Lack of Vitamin D a worry for the frail

Vitamin D has received a lot of attention both in research and in the media recently, and I recently wrote about the importance of this vitamin for expectant mothers and their children. It is becoming clear that adequate levels of vitamin D are critical at all stages of life. A new study published in the European Journal of Clinical Nutrition suggests that low levels of Vitamin D can increase the risk of death in frail, older adults (1).

Sunshine
Sunshine is one of the best sources of Vitamin D

The study, which analysed data on 4300 adults over the age of 60, found that inadequate Vitamin D levels increased risk of death from all causes by 30 percent.

‘Frailty’ is defined as a decrease in physical function, marked by symptoms such as slow walking, muscle weakness, low physical activity and unintentional weight loss.

The study found that those who had lower vitamin D levels were more likely to be frail. It also found that frail adults with low levels of vitamin D also had triple the risk of death over people who were not frail and who had higher levels of vitamin D.

The effect of Vitamin D on muscles and bones has indeed been known for some time. When Vitamin D receptors are activated within the cell, this stimulates new protein synthesis which affects muscle growth (2). In fact a prospective study found that Vitamin D supplementation increased the number of fast-twitch muscle fibres and improved muscle function in elderly women with osteoporosis (3). This is particularly interesting as it suggests that the protective effect of Vitamin D on fracture risk is not solely a result of its effect on bone mineral density. It may also be a result of improved muscle strength leading to better physical function and lower numbers of falls.

The study does not prove whether Vitamin D plays a causative role. In other words, it is not clear whether Vitamin D deficiency contributed to frailty, or whether frail adults were more likely to develop the vitamin deficiency because of health problems.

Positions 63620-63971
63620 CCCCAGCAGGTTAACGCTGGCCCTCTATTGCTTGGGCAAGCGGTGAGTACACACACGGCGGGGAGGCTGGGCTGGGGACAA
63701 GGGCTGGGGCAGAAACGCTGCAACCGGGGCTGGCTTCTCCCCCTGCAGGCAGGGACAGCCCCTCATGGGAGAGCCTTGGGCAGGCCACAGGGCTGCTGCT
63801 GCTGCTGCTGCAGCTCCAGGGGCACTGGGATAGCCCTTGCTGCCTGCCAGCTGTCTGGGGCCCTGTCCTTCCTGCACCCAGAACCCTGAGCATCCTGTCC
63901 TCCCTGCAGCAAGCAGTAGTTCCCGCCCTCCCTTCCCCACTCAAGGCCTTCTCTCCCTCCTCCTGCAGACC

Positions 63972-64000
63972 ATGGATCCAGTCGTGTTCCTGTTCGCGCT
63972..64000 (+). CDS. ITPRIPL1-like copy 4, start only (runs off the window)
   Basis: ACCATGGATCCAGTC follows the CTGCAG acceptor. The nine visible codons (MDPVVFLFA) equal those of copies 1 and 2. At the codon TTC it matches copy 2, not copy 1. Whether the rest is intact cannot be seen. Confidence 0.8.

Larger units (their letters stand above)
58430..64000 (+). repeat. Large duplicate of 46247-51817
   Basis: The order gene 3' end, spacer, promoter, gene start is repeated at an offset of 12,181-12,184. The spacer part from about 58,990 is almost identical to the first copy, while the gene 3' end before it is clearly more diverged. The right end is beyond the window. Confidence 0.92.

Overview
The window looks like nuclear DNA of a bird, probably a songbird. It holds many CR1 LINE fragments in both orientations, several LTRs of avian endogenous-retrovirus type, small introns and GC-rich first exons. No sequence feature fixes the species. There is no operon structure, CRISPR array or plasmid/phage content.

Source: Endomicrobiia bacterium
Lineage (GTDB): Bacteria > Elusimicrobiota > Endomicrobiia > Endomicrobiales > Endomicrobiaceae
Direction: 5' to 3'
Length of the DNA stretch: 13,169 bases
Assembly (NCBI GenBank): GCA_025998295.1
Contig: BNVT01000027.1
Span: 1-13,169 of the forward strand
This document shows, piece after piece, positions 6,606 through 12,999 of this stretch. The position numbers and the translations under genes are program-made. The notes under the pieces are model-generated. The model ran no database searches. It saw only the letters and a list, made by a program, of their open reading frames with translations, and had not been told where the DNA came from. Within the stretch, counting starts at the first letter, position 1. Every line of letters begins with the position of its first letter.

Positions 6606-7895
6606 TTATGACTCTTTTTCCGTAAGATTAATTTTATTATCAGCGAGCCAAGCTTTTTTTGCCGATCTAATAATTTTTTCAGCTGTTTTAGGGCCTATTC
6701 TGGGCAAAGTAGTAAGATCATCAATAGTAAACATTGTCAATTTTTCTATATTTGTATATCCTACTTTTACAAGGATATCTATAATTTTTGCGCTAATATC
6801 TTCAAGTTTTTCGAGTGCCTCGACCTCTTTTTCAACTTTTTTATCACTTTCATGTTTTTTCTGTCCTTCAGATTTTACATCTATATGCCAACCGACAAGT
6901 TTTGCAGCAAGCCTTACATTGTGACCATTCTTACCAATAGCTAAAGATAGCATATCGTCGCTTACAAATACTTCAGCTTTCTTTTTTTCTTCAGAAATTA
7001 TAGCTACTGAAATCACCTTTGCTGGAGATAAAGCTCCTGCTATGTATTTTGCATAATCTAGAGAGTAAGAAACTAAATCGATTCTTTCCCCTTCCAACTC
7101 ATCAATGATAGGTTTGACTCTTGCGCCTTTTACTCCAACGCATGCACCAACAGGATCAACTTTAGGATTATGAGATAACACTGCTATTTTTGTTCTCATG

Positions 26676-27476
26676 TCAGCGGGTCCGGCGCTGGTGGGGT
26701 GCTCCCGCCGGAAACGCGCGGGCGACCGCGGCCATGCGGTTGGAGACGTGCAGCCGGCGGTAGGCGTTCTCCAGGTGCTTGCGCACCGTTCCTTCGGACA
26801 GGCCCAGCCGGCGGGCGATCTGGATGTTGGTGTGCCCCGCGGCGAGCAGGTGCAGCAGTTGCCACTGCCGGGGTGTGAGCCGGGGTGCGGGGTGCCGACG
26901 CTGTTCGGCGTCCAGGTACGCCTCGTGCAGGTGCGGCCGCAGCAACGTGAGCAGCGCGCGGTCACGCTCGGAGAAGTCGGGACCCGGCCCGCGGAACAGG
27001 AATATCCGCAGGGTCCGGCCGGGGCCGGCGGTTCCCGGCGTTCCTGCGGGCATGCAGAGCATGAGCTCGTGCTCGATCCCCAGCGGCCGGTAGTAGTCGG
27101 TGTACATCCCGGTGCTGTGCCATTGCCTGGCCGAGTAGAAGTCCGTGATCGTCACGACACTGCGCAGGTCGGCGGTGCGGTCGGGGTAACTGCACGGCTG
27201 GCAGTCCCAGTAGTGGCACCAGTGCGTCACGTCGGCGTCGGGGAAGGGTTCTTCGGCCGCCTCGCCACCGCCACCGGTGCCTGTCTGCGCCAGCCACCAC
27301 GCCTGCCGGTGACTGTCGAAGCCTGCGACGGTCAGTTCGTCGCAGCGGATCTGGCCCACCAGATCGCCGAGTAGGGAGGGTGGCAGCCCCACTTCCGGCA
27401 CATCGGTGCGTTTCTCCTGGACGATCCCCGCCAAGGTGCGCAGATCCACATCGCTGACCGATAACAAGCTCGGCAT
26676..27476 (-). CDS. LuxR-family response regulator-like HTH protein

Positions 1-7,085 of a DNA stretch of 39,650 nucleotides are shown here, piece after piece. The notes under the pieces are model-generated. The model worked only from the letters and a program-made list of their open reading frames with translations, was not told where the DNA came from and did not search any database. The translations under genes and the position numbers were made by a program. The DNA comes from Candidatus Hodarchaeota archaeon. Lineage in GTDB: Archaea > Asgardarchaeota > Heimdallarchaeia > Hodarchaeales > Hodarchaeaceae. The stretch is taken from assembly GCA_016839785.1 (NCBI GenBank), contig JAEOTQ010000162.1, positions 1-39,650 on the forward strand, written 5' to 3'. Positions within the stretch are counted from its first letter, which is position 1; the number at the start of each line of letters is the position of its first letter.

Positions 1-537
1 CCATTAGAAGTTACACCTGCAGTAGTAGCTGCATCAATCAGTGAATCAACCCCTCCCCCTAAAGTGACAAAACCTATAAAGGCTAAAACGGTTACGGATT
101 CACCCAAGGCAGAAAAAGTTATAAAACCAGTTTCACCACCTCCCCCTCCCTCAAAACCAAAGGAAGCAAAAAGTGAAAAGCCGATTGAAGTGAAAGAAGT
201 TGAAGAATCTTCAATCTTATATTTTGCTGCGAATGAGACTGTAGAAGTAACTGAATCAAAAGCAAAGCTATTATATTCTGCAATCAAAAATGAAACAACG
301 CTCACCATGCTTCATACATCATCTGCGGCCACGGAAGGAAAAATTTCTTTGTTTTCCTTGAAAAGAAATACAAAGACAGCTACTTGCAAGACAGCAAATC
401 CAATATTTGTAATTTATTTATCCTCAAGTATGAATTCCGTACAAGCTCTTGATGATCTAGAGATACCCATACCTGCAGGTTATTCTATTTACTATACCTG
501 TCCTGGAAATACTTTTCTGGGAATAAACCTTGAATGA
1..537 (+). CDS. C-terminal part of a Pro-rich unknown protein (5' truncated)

“If you have both, it may not really matter which came first because you are worse off and at greater risk of dying than other older people who are frail and who don’t have low vitamin D,” says study leader Ellen Smit. “This is an important finding because we already know there is a biological basis for this. Vitamin D impacts muscle function and bones, so it makes sense that it plays a big role in frailty.”

The researchers suggest that older adults should be screened for Vitamin D levels, and that they should spend more active time in the sun. A carefully managed diet can also help to boost levels. For example, oily fish such as salmon or mackerel can provide 350iu per serving, so try to include this a couple of times each week. Eggs can help too, with a single egg supplying 20iu of Vitamin D. For elderly people who spend little time outdoors it may be wise to supplement Vitamin D in order to ensure adequate levels, especially during the winter months. Sunlight is of course the best source, and just 20 minutes outdoors between the hours of 10am and 2pm will provide around 400iu of the vitamin.

Written by Nadia Mason, BSc MBANT NTCC CNHC

 References

1. E Smit, C J Crespo, Y Michael, F A Ramirez-Marrero, G R Brodowicz, S Bartlett, R E Andersen (2012) The effect of vitamin D and frailty on mortality among non-institutionalized US older adults. European Journal of Clinical Nutrition

2. Boland R. (1986) Role of vitamin D in skeletal muscle function. Endocr Rev 7:434-48.

3. Sorensen OH, Lund B, Saltin B, et al. (1979) Myopathy in bone loss of ageing: Improvement by treatment with 1 alpha-hydroxycholecalciferol and calcium. Clin Sci (Lond) 56:157-61.

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